New NSG rules restrain N-tech transfer to India

Discussion in 'Strategic Forces' started by LETHALFORCE, Jul 30, 2011.

  1. LETHALFORCE

    LETHALFORCE Moderator Moderator

    Joined:
    Feb 16, 2009
    Messages:
    20,539
    Likes Received:
    6,539
    New NSG rules restrain N-tech transfer to India - The Times of India

    NEW DELHI: The Nuclear Suppliers Group (NSG) has published new guidelines tightening rules for transfer of enrichment and reprocessing (ENR) technology to countries that have not signed the nuclear Non-Proliferation Treaty (NPT).

    While the decision to put out new guidelines was taken at the NSG plenary meeting in Noordwijk, Netherlands, on June 23-24, the new guidelines were only published on Thursday.

    As expected, the new rules restrict the transfer of ENR equipment and technology to countries that have signed the NPT and have implemented a comprehensive safeguards agreement. India has not signed the NPT and has no intention of signing it as a non-nuclear weapons state.

    As a result of the Indo-US nuclear deal of 2008, the government signed an India-specific safeguards agreement with the IAEA which allowed India to implement a "separation plan", putting all its civilian nuclear reactors under safeguards, while keeping the strategic nuclear weapons programme outside its ambit.

    The new guidelines expect the recipient state to sign the "model" Additional Protocol -- India has signed an Additional Protocol but its India-specific as well. On the face of it, India will, as a result of these guidelines, find it very difficult to access ENR technologies.

    The government will be forced to answer uncomfortable questions on the quality of the nuclear waiver when Parliament meets next week.

    However, when India got the waiver in September 2008, the NSG exemption said, "Participating governments may transfer trigger list items and/or related technology to India... provided that transfers of sensitive exports remain subject to paragraphs 6 and 7 of the guidelines."

    At the time, paragraph 6 said, "Suppliers should exercise restraint in the transfer of sensitive facilities, technology and material usable for nuclear weapons or other nuclear explosive devices."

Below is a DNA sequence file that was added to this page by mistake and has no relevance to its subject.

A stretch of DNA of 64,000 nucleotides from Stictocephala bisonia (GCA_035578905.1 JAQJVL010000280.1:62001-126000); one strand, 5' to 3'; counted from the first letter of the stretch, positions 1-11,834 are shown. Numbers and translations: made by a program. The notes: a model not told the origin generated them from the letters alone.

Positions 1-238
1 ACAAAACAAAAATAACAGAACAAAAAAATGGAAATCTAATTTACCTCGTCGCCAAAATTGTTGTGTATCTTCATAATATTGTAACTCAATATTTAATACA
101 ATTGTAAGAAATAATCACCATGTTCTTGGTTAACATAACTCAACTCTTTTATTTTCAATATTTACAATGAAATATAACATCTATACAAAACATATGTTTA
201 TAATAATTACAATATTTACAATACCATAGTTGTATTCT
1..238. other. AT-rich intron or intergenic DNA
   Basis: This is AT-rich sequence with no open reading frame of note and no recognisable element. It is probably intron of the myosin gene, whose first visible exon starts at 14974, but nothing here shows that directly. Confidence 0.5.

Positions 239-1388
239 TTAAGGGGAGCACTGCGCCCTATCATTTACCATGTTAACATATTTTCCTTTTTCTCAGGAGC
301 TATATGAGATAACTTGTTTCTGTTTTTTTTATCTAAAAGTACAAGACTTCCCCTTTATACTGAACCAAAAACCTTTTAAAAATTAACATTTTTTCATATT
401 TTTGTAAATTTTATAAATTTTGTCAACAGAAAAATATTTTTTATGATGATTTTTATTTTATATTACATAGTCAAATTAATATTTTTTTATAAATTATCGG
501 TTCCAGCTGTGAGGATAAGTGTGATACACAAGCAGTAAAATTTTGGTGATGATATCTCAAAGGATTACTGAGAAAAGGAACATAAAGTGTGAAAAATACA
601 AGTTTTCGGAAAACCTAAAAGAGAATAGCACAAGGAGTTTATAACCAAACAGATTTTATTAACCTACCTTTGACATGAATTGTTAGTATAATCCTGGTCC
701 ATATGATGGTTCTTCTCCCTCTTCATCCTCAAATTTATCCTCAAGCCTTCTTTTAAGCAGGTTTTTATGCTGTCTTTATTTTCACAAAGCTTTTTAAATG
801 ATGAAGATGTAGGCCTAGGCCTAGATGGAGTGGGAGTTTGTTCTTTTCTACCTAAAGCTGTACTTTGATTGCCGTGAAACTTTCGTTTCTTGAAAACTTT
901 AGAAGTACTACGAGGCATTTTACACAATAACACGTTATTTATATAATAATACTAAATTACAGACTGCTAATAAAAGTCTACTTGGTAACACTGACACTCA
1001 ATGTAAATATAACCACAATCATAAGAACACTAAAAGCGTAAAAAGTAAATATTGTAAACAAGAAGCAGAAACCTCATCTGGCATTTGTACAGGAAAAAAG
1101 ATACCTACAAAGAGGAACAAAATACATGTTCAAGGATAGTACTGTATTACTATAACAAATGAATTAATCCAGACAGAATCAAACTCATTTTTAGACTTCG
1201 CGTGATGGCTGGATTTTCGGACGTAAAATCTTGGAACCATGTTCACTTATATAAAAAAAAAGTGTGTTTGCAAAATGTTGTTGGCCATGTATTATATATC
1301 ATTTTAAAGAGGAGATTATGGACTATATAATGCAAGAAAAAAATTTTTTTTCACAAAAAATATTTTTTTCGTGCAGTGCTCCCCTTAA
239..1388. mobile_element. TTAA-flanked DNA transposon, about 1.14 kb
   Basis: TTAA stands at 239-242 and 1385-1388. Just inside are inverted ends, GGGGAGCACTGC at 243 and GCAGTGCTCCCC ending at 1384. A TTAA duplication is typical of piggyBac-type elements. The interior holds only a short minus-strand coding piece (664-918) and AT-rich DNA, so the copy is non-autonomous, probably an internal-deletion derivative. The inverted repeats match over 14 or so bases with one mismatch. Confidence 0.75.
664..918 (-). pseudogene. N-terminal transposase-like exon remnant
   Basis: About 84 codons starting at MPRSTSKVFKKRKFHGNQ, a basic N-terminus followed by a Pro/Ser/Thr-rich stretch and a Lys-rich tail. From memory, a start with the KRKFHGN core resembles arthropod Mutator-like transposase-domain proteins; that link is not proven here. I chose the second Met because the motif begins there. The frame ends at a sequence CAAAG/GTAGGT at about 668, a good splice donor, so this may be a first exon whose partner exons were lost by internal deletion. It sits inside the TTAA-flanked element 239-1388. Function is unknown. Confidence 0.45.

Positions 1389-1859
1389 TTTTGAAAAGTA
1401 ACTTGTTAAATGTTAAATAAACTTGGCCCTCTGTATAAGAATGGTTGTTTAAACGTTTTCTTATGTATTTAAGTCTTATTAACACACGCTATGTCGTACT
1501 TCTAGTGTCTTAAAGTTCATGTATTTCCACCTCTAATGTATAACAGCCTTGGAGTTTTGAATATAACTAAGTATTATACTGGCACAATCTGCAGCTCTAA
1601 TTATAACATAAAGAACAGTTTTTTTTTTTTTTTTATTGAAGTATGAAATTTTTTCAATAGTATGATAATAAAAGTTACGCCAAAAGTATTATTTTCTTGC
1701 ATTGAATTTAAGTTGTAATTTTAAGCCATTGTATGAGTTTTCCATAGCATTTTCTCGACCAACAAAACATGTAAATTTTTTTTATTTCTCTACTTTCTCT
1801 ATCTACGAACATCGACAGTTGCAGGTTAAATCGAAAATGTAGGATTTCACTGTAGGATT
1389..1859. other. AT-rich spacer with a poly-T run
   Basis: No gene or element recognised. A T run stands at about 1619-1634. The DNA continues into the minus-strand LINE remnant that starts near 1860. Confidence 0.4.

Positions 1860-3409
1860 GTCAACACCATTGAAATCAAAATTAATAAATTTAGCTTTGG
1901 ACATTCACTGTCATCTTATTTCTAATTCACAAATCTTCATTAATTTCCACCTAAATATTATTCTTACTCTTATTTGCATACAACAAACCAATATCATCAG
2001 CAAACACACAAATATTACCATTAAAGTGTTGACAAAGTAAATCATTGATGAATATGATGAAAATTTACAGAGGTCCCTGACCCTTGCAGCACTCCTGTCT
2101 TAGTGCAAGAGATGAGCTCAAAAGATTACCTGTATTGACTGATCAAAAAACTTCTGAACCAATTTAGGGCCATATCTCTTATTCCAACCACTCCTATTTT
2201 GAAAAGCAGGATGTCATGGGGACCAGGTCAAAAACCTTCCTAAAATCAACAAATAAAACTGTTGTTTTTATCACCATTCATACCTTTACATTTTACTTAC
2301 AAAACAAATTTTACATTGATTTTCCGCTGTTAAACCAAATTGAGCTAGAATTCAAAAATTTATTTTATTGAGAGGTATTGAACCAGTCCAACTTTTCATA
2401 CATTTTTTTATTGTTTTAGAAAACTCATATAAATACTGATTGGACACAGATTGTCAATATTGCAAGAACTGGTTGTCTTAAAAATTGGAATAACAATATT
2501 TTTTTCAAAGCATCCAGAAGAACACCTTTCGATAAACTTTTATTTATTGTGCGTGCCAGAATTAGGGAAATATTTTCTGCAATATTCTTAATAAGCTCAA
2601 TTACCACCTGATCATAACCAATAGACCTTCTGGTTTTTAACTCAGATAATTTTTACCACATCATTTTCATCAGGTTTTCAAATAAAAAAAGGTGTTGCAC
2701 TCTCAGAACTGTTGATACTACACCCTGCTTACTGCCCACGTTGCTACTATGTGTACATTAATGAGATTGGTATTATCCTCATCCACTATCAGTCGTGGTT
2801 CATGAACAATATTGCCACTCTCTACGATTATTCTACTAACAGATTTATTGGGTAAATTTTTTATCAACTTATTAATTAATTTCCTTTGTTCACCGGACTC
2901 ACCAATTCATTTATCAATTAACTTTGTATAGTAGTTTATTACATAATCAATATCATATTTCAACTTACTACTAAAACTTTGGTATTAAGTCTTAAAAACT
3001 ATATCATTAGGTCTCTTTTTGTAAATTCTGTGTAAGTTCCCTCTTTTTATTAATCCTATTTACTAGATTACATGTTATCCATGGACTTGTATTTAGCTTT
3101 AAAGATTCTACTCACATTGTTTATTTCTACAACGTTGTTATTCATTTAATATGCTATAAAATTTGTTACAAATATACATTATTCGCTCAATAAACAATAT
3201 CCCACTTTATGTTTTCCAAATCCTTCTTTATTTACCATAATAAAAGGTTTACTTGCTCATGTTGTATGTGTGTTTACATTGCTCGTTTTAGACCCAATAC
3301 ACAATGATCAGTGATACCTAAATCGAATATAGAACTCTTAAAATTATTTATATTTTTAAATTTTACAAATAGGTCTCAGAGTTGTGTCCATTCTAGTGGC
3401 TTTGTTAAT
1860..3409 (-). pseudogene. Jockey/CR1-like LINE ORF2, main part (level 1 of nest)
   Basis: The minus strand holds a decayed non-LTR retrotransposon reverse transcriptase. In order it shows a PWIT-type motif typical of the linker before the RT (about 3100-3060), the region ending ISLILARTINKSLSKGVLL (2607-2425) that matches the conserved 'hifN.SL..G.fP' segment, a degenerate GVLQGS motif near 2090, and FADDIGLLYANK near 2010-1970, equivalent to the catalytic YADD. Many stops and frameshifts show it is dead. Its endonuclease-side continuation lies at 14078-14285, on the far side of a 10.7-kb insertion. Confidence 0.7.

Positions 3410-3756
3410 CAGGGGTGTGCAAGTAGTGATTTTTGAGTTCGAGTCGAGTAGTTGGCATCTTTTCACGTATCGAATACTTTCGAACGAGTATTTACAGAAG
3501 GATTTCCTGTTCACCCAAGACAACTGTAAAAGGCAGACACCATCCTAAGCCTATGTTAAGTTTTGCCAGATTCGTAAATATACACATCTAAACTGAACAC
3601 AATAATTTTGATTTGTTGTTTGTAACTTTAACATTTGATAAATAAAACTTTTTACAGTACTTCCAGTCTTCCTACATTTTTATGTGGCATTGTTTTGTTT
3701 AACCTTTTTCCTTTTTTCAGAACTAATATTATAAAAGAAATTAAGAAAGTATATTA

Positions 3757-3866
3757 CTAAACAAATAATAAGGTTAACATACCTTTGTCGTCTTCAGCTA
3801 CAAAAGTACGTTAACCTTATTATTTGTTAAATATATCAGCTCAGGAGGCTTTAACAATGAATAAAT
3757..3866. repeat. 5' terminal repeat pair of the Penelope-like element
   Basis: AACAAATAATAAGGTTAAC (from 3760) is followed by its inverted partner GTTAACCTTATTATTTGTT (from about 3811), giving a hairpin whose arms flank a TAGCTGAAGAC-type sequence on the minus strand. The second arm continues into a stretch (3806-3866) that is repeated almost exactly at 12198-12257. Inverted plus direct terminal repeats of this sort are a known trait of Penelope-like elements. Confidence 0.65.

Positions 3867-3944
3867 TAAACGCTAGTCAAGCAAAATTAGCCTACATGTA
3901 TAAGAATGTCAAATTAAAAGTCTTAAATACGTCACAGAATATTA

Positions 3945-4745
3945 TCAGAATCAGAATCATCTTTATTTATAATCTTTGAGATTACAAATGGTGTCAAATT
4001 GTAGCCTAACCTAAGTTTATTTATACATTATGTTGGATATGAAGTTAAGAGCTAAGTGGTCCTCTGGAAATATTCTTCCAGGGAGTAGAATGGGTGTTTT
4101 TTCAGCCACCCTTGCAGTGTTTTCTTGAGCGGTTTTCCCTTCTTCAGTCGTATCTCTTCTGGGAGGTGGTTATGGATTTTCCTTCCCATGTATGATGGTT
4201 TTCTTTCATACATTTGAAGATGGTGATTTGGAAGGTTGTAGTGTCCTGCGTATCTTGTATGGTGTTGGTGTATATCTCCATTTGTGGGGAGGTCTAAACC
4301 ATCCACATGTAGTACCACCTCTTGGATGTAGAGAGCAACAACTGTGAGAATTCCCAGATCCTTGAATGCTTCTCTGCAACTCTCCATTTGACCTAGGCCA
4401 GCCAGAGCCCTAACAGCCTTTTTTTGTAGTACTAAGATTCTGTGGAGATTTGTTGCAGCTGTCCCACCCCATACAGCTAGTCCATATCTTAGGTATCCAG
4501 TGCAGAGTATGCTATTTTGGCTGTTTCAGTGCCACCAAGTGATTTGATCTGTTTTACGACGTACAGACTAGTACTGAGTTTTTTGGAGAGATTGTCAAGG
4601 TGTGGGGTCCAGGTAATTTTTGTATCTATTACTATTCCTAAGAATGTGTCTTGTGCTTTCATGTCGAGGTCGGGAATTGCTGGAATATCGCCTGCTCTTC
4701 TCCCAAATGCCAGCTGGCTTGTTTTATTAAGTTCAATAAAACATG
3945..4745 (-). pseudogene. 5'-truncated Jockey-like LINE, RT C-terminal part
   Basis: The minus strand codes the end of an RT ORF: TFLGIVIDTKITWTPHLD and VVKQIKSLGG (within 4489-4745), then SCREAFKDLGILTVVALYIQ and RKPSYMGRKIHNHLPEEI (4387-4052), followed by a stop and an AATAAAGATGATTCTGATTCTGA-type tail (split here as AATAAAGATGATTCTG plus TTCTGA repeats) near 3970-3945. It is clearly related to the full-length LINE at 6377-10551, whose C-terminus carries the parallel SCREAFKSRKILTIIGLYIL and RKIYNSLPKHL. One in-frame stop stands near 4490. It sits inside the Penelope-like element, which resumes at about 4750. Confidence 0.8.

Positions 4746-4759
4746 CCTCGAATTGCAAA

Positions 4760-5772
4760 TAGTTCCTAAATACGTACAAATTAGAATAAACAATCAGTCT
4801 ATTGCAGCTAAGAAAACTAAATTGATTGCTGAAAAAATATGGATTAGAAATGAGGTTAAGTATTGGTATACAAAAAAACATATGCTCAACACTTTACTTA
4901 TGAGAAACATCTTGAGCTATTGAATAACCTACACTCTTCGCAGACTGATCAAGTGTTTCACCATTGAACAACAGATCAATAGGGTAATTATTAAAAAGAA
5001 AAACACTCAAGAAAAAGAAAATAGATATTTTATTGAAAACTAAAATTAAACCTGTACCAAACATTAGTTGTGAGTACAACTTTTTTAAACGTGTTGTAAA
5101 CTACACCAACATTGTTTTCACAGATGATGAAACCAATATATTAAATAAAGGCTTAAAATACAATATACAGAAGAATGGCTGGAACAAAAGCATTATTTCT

Paragraph 7 said, "For a transfer of an enrichment facility, or technology therefore (sic), the recipient nation should agree that neither the transferred facility, nor any facility based on such technology, will be designed or operated for the production of greater than 20% enriched uranium without the consent of the supplier nation, of which the IAEA should be advised."

    India could make the case that it would only confine itself to the 2008 waiver but whether that would be the understanding among supplier countries is very debatable.

    The US, France and Russia have all issued statements after the new ENR decisions that they would abide by their "full civilian nuclear cooperation" with India. Nuclear analyst Mark Hibbs of US-based Carnegie Endowment said, "The NSG's 2008 exemption decision for India spelled out that India's access to nuclear commerce from NSG participating governments would be subject to the terms of paragraphs 6 and 7 covering ENR. And India was informed at that time that the NSG intended to revise those paragraphs to further restrict access."

    He said neither of the three main nuclear suppliers ever intended to supply ENR to India.
     
  2.  
  3. agentperry